What creates fear? It could be anything, a raised voice, risk of financial insecurity, physical pain, emotional hurt, even a simple conversation can send someone into a tailspin of anxiety or panic. We strive to overcome our fears, to convince ourselves that the fear is no longer there and many times we are unaware that we have a fear until a life event wakes the dormant issue. Fears can turn inwards and manifest into guilt or shame or project onto others through anger and frustration. Yet, for all of their bad press there is a flip side.

Our fears strive to protect us. The intention is one of safekeeping and self-preservation. Rather than negate or criticize our fears, we instead should give them the respect that they deserve. While our fears prevent us from living full lives, they unconsciously strive to ensure that we don't repeat painful experiences from our past. Our mind creates a memory of every experience we have and downloads it into our programming. When we find ourselves in a situation where our fears are being triggered, it is because in the past this similar situation caused us pain, or someone told us it was harmful, and therefore the mind/body will do whatever it can to ensure that a) we are safe and b) the experience doesn’t repeat itself. In comes the worry, doubt, physical inertia and, in extreme cases, panic and debilitation.

When we forget or don’t address our fears, we carry them forward to be resolved at a later date. Our fears, when unresolved, create limiting beliefs. Limiting thoughts make us rigid in the mind, which creates rigidity in the body. Presence and mindfulness create an assortment of options available and remind us there are many choices before us. Choice allows us to integrate and live in the alignment of oneness and essential self. So, how do we work with our fears rather than battle against or deny them?

Our ability to recognize the signs when fear begins or is triggered plays a pivotal role in our response to the situation. Where do we feel it physically – a knot in the stomach, dry mouth, or light-headedness? Perhaps it is a certain situation, a place, a group of people or an individual that triggers us. Or maybe it is certain words that make us defensive as a result of criticism, or not having our needs listened to. The recognition of our response affords us the responsibility of our actions in order to improve relationships with our selves and others. Over time, when we continuously choose an alternative behaviour, we actually begin to hardwire the mind into a different program than the one we’ve being playing over and over when faced with fears. We actually change on a cellular level and the time it takes for this change to transpire depends on our commitment and how deeply seeded those patterns are. It’s become almost comical how often I continue to do the same response when I am consciously aware of my patterning and am committed to choosing otherwise.  Being easy on yourself is a must in this process.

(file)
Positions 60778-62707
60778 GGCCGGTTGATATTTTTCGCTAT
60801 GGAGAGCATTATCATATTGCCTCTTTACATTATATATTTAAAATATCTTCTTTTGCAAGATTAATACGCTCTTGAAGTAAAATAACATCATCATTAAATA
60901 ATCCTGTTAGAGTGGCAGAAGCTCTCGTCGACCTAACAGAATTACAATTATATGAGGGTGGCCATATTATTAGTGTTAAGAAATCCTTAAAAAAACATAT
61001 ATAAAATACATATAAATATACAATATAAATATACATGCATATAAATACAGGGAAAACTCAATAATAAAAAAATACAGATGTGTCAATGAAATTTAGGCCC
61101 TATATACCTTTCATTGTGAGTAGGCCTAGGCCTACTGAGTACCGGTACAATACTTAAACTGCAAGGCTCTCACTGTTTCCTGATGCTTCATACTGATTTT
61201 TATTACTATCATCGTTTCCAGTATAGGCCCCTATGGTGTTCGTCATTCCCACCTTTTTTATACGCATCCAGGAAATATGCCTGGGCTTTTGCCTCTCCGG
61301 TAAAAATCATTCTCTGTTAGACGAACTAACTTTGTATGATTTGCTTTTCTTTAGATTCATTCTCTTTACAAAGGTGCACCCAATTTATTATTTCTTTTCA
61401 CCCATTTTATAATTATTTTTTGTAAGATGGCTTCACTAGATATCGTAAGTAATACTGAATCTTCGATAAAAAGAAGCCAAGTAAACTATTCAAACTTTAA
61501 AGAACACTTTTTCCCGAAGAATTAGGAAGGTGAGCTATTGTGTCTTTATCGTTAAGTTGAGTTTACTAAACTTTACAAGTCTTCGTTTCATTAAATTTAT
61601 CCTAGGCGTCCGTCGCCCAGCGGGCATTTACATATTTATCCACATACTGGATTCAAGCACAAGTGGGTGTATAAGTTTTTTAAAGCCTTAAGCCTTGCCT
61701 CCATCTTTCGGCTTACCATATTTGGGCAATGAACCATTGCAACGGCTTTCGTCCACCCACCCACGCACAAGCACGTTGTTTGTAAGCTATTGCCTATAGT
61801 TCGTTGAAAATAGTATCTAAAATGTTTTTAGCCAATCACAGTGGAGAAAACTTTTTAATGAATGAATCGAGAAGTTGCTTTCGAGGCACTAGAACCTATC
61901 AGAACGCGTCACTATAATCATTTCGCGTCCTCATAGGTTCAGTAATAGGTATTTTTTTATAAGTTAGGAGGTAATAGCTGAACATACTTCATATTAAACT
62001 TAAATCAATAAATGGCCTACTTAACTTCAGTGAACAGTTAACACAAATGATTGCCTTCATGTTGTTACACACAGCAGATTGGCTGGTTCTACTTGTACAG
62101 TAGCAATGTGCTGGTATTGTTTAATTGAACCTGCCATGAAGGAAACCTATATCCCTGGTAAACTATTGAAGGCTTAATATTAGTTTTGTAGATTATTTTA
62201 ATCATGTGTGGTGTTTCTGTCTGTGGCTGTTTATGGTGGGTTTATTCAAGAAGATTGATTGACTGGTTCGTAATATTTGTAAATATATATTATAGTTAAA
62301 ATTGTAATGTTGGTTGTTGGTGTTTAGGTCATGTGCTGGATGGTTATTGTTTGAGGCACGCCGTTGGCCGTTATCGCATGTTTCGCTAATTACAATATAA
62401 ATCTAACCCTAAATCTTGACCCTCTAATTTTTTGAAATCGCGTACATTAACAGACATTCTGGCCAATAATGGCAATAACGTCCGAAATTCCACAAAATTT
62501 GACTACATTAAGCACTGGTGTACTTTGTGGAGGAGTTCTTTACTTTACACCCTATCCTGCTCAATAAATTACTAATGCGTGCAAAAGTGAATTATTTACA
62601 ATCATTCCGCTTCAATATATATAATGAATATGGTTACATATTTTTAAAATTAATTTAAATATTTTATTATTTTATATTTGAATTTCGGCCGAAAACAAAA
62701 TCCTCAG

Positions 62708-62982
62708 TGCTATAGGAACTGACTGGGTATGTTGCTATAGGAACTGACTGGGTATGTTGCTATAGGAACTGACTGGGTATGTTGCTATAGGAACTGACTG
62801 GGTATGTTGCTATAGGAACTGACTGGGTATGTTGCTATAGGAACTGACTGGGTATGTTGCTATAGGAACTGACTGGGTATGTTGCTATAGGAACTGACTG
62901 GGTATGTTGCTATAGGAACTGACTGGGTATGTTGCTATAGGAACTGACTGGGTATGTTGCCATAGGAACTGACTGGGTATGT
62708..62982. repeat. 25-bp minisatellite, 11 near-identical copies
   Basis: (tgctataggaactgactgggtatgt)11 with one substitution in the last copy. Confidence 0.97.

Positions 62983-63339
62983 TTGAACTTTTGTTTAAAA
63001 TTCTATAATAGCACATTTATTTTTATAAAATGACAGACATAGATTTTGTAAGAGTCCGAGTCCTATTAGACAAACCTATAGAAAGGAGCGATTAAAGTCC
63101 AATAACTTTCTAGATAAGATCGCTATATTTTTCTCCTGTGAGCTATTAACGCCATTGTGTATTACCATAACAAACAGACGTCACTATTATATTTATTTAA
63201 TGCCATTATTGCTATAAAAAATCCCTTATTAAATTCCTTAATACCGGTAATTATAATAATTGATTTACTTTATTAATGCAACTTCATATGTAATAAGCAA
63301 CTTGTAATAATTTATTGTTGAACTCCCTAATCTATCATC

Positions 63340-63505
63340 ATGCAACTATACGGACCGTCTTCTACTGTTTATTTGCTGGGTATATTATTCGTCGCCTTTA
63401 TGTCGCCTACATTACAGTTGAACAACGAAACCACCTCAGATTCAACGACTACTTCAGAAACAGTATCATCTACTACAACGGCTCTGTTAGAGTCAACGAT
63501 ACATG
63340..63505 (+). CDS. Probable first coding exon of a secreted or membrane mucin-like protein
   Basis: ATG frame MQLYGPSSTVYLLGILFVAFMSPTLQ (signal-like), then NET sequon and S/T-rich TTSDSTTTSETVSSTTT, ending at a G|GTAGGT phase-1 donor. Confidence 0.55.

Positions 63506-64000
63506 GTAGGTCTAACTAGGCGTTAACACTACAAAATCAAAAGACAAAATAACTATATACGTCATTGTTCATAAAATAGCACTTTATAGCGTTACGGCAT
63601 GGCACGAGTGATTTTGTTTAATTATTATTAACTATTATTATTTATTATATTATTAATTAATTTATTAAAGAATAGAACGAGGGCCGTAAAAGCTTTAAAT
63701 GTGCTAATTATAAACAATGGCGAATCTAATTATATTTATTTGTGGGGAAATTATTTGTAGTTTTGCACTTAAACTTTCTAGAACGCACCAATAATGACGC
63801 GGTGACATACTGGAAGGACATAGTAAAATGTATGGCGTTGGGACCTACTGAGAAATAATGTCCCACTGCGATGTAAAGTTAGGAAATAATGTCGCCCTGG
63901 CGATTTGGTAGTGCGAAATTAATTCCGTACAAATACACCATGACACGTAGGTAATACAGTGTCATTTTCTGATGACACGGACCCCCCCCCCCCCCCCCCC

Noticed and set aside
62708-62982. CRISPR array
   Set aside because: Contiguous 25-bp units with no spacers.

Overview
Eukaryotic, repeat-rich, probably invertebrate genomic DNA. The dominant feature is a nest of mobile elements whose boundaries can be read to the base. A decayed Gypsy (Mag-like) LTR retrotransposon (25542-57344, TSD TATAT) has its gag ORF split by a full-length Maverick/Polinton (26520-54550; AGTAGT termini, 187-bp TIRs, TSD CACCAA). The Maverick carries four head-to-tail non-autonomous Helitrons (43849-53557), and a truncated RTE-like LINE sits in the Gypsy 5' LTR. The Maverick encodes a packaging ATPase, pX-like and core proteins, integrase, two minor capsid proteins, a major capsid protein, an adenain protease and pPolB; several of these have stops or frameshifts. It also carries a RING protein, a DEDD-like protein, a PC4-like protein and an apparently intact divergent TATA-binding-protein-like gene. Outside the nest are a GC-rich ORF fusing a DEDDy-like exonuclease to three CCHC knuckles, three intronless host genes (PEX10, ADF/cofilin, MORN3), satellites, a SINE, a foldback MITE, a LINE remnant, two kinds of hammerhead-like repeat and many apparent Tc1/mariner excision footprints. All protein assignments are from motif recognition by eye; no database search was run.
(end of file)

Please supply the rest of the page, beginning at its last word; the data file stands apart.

Once we’ve shone the light on what our fears are and how they show up, the next step is present moment awareness. This is where choice lies. When we become present by feeling sensations in the body, deepening and slowing the breath, listening and really seeing, the mind and the body begin to expand.

Fear constricts, present moment expands. When we choose to be expansive, alternative choices will present themselves. Our bodies exist in the now. Our minds have a tendency to stray to the past and the future. By experiencing a moment, you stop time. When you are in the NOW this is where the shift happens.  

Below is a grounding technique to use in times of fear from www.chakrahealing.com:

The warrior II pose (see photo), or Virabhadrasana II, builds core strength and balance. At the same time, you work on facing and mastering your fears. It’s a very powerful, even aggressive stance that says, “Bring it on, world! I am not afraid!” Keep your core strong, eyes ahead and chin up, ready to take on any fear you have and take action anyway. You will notice that while the energy “zaps” outward from the outstretched arms, your chest remains open. This vulnerability is actually a sign of courage. It gives yourself permission to connect with others (a closed heart space closes you off from relationships, abundance and great life experiences you would otherwise fear to try.